U.S. stocks hit one-month high on bank results; pound up on UK PM confidence vote

By Caroline Valetkevitch NEW YORK (Reuters) - World stock markets rose on Wednesday, with Wall Street's major indexes hitting one-month highs after strong earnings from Bank of America Corp and Goldman Sachs, while the pound rose after British Prime Minister Theresa May's government won a confidence vote in parliament. May can now try to build consensus on an agreement on Britain's departure from the European Union. The confidence vote followed the parliamentary defeat of May's Brexit deal late Tuesday.

Reuters January 17, 2019 04:05:18 IST
U.S. stocks hit one-month high on bank results; pound up on UK PM confidence vote

US stocks hit onemonth high on bank results pound up on UK PM confidence vote

By Caroline Valetkevitch

NEW YORK (Reuters) - World stock markets rose on Wednesday, with Wall Street's major indexes hitting one-month highs after strong earnings from Bank of America Corp and Goldman Sachs, while the pound rose after British Prime Minister Theresa May's government won a confidence vote in parliament.

May can now try to build consensus on an agreement on Britain's departure from the European Union. The confidence vote followed the parliamentary defeat of May's Brexit deal late Tuesday.

Hopes for a softer Brexit, perhaps incorporating the Labour Party's idea of a customs union, gave some support to the pound.

"Sterling has jumped on the back of this because now we are looking at the possibilities of other parties coming to Theresa May and work with her on the issue of Brexit. The future path will be very much dependent on the promises she makes with cross parties," Naeem Aslam, chief market analyst at Think Markets UK Ltd in London, wrote in a note following the vote.

Sterling was last trading at $1.2877, up 0.15 percent on the day.

Stocks held their gains following the vote. MSCI's gauge of stocks across the globe <.MIWD00000PUS> gained 0.18 percent.

On Wall Street, results from Bank of America and Goldman Sachs eased worries about the earnings outlook and helped to support stocks. Bank of America shares were up 7.2 percent while Goldman's stock was up 9.5 percent.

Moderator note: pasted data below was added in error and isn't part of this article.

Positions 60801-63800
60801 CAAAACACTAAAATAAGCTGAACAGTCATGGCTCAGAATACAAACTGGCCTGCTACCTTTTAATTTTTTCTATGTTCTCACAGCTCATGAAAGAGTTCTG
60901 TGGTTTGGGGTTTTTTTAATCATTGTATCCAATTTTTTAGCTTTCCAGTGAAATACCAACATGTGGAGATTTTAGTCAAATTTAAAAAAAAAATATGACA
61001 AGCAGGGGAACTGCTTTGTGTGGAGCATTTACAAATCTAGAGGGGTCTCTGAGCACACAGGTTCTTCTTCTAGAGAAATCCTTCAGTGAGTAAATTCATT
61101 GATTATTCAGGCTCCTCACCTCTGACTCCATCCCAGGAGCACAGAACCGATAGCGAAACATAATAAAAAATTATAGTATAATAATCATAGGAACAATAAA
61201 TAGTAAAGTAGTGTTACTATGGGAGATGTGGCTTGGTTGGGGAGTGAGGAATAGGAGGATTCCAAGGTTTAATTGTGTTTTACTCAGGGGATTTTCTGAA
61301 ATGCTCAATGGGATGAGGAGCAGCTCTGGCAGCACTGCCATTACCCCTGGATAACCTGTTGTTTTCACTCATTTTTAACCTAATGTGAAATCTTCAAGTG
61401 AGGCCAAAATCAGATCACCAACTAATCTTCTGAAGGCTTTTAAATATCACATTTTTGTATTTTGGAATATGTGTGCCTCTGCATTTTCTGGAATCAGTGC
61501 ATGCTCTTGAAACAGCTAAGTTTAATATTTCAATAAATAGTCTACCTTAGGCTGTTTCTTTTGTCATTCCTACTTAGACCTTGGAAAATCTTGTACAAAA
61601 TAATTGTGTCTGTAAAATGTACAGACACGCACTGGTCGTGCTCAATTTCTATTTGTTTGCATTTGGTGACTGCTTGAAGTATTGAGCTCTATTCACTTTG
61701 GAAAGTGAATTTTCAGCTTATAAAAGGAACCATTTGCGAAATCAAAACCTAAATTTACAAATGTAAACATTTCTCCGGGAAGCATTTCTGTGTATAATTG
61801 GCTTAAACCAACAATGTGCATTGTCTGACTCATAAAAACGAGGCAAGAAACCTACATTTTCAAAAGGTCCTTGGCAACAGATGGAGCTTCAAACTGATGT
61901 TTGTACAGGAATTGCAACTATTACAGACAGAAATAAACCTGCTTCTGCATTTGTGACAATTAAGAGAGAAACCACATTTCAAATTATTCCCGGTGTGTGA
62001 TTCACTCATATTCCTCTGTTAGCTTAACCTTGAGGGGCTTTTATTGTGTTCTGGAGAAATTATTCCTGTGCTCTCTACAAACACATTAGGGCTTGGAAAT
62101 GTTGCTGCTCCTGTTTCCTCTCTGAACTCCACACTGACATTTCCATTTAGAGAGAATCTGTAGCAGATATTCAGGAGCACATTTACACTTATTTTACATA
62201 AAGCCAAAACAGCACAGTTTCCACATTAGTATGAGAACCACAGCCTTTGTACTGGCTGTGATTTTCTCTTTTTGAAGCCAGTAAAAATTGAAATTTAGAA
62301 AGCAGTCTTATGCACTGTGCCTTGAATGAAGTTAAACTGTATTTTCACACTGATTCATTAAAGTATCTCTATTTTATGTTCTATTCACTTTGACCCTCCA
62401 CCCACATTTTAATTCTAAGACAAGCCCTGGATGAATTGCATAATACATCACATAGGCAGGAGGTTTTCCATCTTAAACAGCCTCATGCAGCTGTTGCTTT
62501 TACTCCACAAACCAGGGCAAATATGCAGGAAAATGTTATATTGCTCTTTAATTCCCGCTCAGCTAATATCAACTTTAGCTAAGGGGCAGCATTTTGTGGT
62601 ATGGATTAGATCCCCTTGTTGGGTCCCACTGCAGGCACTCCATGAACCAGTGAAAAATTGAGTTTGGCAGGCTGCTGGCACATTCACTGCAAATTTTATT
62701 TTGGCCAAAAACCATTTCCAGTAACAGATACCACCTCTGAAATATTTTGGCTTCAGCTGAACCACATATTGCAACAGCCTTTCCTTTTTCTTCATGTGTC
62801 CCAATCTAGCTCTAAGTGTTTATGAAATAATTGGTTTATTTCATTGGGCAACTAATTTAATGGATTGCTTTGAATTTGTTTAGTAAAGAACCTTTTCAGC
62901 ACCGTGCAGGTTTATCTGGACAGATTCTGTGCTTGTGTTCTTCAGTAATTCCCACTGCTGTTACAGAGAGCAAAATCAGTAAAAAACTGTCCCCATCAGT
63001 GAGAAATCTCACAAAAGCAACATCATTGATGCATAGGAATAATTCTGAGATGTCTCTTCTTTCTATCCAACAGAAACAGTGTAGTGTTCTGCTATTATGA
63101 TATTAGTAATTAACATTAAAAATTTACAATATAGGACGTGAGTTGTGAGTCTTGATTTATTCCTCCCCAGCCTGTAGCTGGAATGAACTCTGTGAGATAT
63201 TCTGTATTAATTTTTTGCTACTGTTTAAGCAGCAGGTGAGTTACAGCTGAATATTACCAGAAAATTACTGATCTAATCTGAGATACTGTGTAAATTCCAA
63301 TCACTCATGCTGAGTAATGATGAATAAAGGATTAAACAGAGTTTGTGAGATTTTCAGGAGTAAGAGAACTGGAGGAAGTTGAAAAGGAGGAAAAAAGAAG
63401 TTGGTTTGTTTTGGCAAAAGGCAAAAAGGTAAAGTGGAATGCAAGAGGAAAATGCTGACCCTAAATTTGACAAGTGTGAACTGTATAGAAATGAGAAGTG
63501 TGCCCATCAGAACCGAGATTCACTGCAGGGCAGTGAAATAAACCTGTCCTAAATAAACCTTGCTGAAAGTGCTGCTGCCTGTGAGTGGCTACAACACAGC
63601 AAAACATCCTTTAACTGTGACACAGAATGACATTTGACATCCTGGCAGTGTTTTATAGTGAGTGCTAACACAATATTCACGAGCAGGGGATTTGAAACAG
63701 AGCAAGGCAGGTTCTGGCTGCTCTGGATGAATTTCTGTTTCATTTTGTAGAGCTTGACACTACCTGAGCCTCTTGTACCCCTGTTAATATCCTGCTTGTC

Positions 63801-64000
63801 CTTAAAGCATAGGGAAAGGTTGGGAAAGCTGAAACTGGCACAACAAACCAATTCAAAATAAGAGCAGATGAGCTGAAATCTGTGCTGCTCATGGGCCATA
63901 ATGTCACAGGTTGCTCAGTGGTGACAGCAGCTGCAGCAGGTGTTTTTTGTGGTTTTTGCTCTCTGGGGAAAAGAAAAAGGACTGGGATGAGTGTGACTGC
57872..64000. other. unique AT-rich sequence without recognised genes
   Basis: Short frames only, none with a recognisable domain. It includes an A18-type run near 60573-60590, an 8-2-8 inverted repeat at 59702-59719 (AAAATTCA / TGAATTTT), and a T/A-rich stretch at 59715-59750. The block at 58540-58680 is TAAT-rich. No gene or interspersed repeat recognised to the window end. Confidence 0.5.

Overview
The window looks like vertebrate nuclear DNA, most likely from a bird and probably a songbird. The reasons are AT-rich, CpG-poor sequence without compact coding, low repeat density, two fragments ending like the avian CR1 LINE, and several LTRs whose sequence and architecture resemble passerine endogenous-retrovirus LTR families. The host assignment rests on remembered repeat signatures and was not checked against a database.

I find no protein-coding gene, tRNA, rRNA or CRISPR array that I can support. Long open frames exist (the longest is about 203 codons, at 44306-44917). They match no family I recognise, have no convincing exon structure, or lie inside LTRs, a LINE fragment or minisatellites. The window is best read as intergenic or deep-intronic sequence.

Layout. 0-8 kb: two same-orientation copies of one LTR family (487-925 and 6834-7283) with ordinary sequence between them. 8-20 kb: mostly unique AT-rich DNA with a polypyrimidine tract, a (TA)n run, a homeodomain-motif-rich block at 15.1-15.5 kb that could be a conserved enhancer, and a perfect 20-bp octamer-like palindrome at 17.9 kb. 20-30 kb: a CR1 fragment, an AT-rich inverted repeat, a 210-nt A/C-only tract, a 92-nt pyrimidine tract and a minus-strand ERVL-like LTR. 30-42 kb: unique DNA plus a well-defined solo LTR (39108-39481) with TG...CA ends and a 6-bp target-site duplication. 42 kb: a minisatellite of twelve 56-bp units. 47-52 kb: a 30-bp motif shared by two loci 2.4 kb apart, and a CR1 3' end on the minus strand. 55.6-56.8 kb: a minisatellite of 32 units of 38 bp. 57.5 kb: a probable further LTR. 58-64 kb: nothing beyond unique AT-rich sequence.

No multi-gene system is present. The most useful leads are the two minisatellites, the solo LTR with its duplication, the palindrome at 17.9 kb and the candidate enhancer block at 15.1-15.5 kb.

"It's still way early, but so far the tone has been good," said Paul Nolte, portfolio manager at Kingsview Asset Management in Chicago.

"The fact that the banks are a little more sensitive certainly to interest rates and the yield curve and business activity, it gives a decent read on the economy."

The Dow Jones Industrial Average <.DJI> rose 141.57 points, or 0.59 percent, to 24,207.16, the S&P 500 <.SPX> gained 5.8 points, or 0.22 percent, to 2,616.1 and the Nasdaq Composite <.IXIC> added 10.86 points, or 0.15 percent, to 7,034.69.

Investors also digested a Wall Street Journal report that federal prosecutors are investigating Huawei Technologies, the world's largest telecommunications equipment maker, for allegedly stealing trade secrets from U.S. businesses and could soon issue an indictment.

The pan-European STOXX 600 index <.STOXX> rose 0.54 percent.

The dollar rose against the euro as the euro zone single currency was pushed lower by worries about the zone's economy, with the euro down 0.18 percent to $1.1393.

Data this week showed Germany barely escaped a recession in the second half of 2018. On Tuesday, European Central Bank chief Mario Draghi warned the euro zone economy was weaker than anticipated.

U.S. Treasury yields climbed as the confidence vote and stock market gains reduced safety bids on the bond market.

Benchmark 10-year notes last fell 6/32 in price to yield 2.7272 percent, from 2.708 percent late on Tuesday.

Oil prices also gained, boosted by the U.S. equity market rally and a supply cut agreement by OPEC+.

Brent crude futures rose 68 cents to settle at $61.32 a barrel. U.S. West Texas Intermediate (WTI) crude futures rose 20 cents to settle at $52.31 a barrel.

For Reuters Live Markets blog on European and UK stock markets, please click on: [LIVE/]

(Additional reporting by Tom Wilson in London; Editing by James Dalgleish and David Gregorio)

This story has not been edited by Firstpost staff and is generated by auto-feed.

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